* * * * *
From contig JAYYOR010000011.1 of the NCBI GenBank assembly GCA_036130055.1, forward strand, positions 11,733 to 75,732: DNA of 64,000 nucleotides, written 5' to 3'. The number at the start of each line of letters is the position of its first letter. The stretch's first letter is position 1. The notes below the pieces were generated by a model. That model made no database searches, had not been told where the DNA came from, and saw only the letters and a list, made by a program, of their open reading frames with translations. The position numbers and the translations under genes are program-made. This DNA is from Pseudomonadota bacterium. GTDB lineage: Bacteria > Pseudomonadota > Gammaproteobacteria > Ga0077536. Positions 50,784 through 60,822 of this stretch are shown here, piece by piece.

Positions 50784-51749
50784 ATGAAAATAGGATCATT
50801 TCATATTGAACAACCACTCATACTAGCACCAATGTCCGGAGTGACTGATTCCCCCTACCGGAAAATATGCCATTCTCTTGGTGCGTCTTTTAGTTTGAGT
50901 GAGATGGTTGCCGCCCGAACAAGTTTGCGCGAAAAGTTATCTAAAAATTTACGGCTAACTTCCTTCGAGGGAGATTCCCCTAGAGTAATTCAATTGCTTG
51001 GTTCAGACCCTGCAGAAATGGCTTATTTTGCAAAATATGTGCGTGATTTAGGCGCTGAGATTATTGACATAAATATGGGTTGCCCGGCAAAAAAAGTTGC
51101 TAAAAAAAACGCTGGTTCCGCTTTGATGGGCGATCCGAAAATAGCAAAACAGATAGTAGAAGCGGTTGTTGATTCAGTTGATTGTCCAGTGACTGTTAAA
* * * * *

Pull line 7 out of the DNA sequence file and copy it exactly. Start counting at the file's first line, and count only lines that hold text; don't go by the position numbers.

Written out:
51101 TAAAAAAAACGCTGGTTCCGCTTTGATGGGCGATCCGAAAATAGCAAAACAGATAGTAGAAGCGGTTGTTGATTCAGTTGATTGTCCAGTGACTGTTAAA